In March 2011, Singh finally relented and ran as the NDP candidate for the federal riding of Bramalea-Gore-Malton. He lost by some 500 votes. According to Gurratan, Jagmeet’s supporters felt a profound sense of guilt when they found out how close the race had been. When Singh launched another campaign later that year, this time for the provincial riding of the same name, his support base came out to the polls in greater numbers. He defeated his opponent—an eight-year incumbent—by more than 2,000 votes. “You reach a point when you have a generational shift, where you say, ‘The candidate we needed in the ’90s is not the candidate we need now,’ ” Gurratan explains.
Singh’s six-year tenure at Queen’s Park was steady, if unremarkable. His performance in the legislature didn’t quite match his flashy physical presence. Over the years, he tabled a few private member’s bills, among them a proposal to exempt turban-wearing motorcycle riders from the province’s helmet laws and a bill to reduce extortionate car insurance rates, both of which were quashed. In a prescient move, he was among the first MPPs to criticize Tarion, the government-created home warranty provider, for its apparent coziness with builders, and tabled a bill that would empower the provincial government to investigate the corporation. Soon after, provincial NDP Leader Andrea Horwath appointed him her deputy. His most explosive moment came in mid-2015, during the height of the carding crisis in Toronto. Singh took a vocal stand against the practice, all but accusing police of racism and condemning the SIU for its general opacity. He took the opportunity to open up about his own experiences with carding and discrimination, revealing the kind of unvarnished vulnerability that you rarely see from Canadian politicians. When he introduced a motion to eradicate carding across Ontario, it passed unanimously.
If Singh didn’t have a huge presence at Queen’s Park, he was getting attention everywhere else. In 2014, he smouldered in a black velvet blazer and gold Rolex for a fashion campaign for Yorkdale mall. He sashayed down the runway as a model at GotStyle’s fashion show in a floral jacket by Sand Copenhagen and shimmering black jeans. He perfected his social media strategy—for every obligatory Instagram photo of a constituent meeting or community event, there were two of Singh staring broodily into the middle distance in Cuba or Madagascar, dressed in slouchy leather jackets or Miami Vice whites. Last year, he and his suits got a feature in GQ, while BuzzFeed touted him as “the most stylish politician in Canada by like a million kilometres.” Singh was tickled.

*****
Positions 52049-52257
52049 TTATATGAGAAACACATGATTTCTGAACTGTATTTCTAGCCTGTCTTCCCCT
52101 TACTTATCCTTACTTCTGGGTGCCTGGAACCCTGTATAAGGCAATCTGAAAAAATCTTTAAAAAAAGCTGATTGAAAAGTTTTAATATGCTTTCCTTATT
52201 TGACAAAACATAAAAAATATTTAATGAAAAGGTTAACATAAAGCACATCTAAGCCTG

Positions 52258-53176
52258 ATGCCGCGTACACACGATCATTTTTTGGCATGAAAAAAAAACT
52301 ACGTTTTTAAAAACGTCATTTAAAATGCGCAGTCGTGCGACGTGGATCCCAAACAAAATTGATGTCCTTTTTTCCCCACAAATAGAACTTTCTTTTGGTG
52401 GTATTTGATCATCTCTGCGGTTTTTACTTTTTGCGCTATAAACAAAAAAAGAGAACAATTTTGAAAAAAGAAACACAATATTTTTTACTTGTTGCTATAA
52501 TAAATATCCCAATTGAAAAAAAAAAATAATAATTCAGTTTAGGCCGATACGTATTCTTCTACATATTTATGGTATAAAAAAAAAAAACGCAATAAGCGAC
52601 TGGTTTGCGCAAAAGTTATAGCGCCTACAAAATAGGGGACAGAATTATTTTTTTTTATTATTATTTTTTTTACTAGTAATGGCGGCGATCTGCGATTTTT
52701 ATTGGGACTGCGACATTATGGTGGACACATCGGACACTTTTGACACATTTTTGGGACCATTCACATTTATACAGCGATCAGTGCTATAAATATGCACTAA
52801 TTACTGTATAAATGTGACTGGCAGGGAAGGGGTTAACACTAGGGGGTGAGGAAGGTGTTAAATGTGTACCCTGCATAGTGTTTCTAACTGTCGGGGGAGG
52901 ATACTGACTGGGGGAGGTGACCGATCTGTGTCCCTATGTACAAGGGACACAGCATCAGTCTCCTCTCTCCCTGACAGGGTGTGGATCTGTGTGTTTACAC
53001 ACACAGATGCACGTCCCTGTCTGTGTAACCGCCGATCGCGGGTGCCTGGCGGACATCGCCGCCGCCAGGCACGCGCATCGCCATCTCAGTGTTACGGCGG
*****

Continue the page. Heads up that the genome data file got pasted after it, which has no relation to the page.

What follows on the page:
When the NDP repudiated Tom Mulcair in 2016, several people on Singh’s team began whispering in his ear about the possibility of running for the party’s top job. Just as he had in 2011, Singh told them he was happy where he was. But over the following year, the idea grew on him. Justin Trudeau heralded a sunny, liberal, post-Harper future, but Singh didn’t buy it. “There’s something very likable about him. I even kinda like him,” he says. “But when it comes to making this society better, he’s not doing that.” He was particularly galled when Trudeau backpedalled on his promise of electoral reform. “If you come from privilege and you have power, it’s not a big deal. But without proportional representation, many disenfranchised people feel like their votes don’t matter.”
Finally, last spring, he committed to running for the leadership. Rather than appealing to the party’s existing base, his strategy was to expand it. He focused on two of the fastest-growing voting groups in Canada, and the people most affected by the widening income gap and discrimination: millennials and racialized Canadians. At Singh’s campaign office in Mississauga, volunteers and their families would take shifts cooking, preparing giant batches of vegetarian curries and rice for the team. Soon, hundreds of people were stopping by regularly. Kids would go home to their parents and tell them they had to take down their Liberal lawn signs and put up NDP ones instead. “Traditionally, in politics, the big two parties would reach out to the men, who made voting decisions in the family,” explains Amneet. “We were engaging mothers and young people. Instead of speaking to one person in the family, we were speaking to the other four.”